Frank led the long-term planning effort for the 908E nest, working with wildlife-power line interaction specialists EDM International, Inc. (EDM) to refine three management alternatives. The first was scheduling an annual nest trimming outside the breeding season to reduce both the number of sticks that would break loose and the likelihood of a related outage. The second was relocating the nest to an engineered platform mounted lower on the tower or at the edge of the right-of-way. The third option, “nest containment,” was more innovative: installing a tray beneath the existing nest to collect unstable material and to prevent sticks from falling into the conductor zone.

What to Do?

The decision-making process was closely informed by two prior experiences managing eagle nests on lattice towers. Relocation and removal both required lengthy permitting efforts, mandatory mitigation, armoring towers with large bird spikes, and ongoing monitoring. Additional labor was needed to track and haze nest attempts on unprotected structures. These operations were resource-intensive: one-year costs ranged from $220,000 to nearly $400,000. Another drawback was the recognition that relocating a nest does not guarantee its use, since eagles could instead select any unprotected tower nearby. Annual nest trimming was unappealing because it would require a new permit each year, and because success would be uncertain. After all, a storm could blow even a trimmed nest into the conductors.

The level of effort for nest relocation, removal, or ongoing scheduled trimming was unsustainable, much less scalable to meet exponential eagle population growth. As a result, these alternatives were rejected. Pepco operations managers saw clear benefit to evolving from a “zero tolerance for nests” policy toward a “zero tolerance for nest outages” approach.

Nest containment was the alternative deemed most likely to prevent future outages. A tray mounted below the nest would prevent stick-related service interruptions, and allow the eagles to retain their preferred site would preempt a fruitless chase from tower to tower in subsequent breeding seasons. Direct costs would be far lower than the alternatives if the containment tray could be affordably fabricated and efficiently installed. Unlike the alternatives, containment had the potential to be a scalable eagle nest management alternative.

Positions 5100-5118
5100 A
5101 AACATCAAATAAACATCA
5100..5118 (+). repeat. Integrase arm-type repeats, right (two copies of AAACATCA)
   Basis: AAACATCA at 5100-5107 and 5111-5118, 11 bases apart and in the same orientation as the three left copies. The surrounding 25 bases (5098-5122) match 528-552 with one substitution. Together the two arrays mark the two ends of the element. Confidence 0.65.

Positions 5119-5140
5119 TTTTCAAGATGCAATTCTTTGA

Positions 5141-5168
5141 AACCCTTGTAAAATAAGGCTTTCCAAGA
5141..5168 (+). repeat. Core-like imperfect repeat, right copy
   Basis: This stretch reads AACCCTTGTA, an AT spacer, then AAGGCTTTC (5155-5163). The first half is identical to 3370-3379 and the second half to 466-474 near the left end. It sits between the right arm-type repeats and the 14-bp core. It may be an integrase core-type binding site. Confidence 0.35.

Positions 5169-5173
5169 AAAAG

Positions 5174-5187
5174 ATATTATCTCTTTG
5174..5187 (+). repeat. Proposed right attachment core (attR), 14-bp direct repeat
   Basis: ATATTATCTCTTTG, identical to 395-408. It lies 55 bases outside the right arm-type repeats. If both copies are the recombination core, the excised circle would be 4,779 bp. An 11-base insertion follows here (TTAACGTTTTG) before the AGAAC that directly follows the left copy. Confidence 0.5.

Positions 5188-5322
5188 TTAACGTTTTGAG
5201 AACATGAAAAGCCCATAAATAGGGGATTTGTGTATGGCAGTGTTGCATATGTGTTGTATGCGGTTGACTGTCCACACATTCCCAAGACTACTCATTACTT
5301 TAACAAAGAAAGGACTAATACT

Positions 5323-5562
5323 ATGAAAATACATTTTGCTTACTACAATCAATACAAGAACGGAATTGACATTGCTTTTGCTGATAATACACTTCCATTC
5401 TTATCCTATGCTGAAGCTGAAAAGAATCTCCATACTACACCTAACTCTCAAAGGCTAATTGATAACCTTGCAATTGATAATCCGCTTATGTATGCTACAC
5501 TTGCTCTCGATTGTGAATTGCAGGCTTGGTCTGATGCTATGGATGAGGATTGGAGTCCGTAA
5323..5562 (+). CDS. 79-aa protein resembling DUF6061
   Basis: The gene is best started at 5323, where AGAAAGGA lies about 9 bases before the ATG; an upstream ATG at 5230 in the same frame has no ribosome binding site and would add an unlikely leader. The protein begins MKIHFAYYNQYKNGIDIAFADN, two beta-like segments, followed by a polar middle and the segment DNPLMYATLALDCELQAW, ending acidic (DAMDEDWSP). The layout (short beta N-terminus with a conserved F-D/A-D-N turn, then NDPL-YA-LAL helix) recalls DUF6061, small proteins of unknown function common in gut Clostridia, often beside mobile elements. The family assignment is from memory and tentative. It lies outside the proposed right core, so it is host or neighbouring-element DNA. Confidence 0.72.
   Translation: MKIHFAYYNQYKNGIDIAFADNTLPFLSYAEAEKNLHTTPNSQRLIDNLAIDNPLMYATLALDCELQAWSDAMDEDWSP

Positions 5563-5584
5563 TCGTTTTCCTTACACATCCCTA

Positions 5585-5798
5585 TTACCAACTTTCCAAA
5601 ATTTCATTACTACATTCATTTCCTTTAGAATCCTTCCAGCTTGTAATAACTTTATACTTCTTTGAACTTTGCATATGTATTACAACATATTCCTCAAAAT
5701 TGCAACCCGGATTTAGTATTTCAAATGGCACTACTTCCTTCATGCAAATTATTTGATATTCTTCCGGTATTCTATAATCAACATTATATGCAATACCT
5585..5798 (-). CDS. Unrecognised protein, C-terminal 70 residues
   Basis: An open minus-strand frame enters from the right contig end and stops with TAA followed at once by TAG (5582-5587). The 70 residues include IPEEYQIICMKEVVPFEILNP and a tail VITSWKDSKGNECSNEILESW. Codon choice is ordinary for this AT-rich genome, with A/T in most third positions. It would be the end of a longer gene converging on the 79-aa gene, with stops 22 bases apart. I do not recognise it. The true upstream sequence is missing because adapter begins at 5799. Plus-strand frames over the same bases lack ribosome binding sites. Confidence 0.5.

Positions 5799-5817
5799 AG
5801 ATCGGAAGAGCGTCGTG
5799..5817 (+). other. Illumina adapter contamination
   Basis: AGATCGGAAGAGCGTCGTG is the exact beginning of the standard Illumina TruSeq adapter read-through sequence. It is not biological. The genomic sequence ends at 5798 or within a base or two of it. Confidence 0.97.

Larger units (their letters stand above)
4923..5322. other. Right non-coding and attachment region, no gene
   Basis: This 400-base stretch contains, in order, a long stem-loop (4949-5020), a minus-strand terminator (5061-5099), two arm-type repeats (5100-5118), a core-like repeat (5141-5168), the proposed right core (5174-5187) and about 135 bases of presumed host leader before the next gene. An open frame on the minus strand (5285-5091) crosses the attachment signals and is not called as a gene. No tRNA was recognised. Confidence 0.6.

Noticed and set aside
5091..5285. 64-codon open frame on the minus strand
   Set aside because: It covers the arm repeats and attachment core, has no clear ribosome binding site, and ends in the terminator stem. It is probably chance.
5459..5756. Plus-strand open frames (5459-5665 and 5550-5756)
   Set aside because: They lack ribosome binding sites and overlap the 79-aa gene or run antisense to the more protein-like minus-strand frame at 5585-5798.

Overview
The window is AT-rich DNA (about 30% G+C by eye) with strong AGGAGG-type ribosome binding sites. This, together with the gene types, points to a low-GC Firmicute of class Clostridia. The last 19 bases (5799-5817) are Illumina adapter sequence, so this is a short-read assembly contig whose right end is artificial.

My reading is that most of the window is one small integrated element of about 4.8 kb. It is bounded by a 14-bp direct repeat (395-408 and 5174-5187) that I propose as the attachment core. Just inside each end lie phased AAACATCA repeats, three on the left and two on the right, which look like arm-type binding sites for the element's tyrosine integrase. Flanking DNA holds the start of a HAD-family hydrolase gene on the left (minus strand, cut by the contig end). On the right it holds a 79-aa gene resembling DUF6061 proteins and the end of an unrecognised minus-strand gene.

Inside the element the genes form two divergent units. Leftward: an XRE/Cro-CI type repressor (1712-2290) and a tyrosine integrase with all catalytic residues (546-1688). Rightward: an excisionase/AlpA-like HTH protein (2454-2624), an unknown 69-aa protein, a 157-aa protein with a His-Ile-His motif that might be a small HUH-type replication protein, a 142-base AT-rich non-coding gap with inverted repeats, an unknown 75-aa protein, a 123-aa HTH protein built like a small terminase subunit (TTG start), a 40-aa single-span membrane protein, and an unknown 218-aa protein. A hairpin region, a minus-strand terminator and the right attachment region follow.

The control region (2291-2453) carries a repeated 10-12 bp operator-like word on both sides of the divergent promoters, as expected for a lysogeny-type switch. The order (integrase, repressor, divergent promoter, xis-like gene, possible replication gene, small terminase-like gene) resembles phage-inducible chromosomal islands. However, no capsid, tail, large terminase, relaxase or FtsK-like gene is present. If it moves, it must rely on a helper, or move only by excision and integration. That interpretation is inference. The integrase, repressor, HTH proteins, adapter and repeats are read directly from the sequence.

Although a permit would be initially necessary, if eagles were not negatively impacted, and containment could be implemented outside the breeding season with no disturbance to nesting materials, a federal permit might eventually become unnecessary. In the absence of a permit, there would be no mitigation or monitoring requirements, further streamlining the process. The potential upside of nest containment was extraordinary, and Pepco stakeholders were excited to carry out a proof of concept.

Nest Containment

Containment was an intriguing concept, but not a proven practice. The first containment pilot project in 2017 ended in failure when a mesh panel tore loose in a storm and had to be removed. This time around, Pepco needed a bomb-proof tray that could be installed from below the bridge without disturbing the nest and accommodate uncertainty in the tower’s dimensions.

Frank and EDM had previously worked with independent line contractor AUI Power (AUI) to develop avian mitigation for a thorny switch problem. AUI had impressed Pepco with their ability to understand the problem and quickly develop and fabricate a solution their own personnel could install under difficult conditions. Why not rely on field experts to design and implement a nest containment solution that would be practical to install and stout enough to meet Pepco’s loading requirements?

AUI’s design effort was led by Dusten Moir, who had risen from journeyman lineman to overhead operations manager. The AUI Fabrication team worked long hours to develop a prototype solution that would be suspended from the tower bridge to avoid disturbing existing nest materials. The frame would support a series of sturdy fabricated panels that were vented to allow drainage and reduce wind loading. Custom anchors allowed total flexibility in tower attachment, ensuring that the tray load would be borne by the strongest areas of the bridge. True to their field-savvy roots, AUI performed a dry run on the installation before the design was deemed satisfactory.

“This is going to be a complex install with a lot at stake,” explained Moir, “but because the linemen and the Fab Team worked out the kinks on the training yard tower, we are confident we will stick the landing.”

Pepco’s confidence in AUI was rewarded in the fall of 2021. Although most of the 908E nest had fallen through the bridge by July, eagles had placed several new sticks by September, and Pepco proceeded with the planned October outage. Resident eagles supervised the beginning of the six-hour installation from a nearby tower. Once the containment tray was secured, David Smith, a wildlife biologist from Coastal Resources, Inc., tutored the AUI linemen in building a rudimentary starter nest on the bridge from scavenged sticks.